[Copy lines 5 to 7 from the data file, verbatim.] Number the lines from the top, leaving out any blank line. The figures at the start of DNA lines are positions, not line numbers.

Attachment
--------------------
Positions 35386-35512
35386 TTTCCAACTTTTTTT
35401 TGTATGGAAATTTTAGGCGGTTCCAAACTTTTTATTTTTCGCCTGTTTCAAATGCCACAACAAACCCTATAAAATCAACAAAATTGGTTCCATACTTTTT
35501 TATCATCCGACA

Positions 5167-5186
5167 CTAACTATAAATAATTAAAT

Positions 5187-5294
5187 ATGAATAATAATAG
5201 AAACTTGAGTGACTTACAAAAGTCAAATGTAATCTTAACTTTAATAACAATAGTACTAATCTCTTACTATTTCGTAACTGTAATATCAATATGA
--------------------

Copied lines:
Positions 5167-5186
5167 CTAACTATAAATAATTAAAT

Positions 5187-5294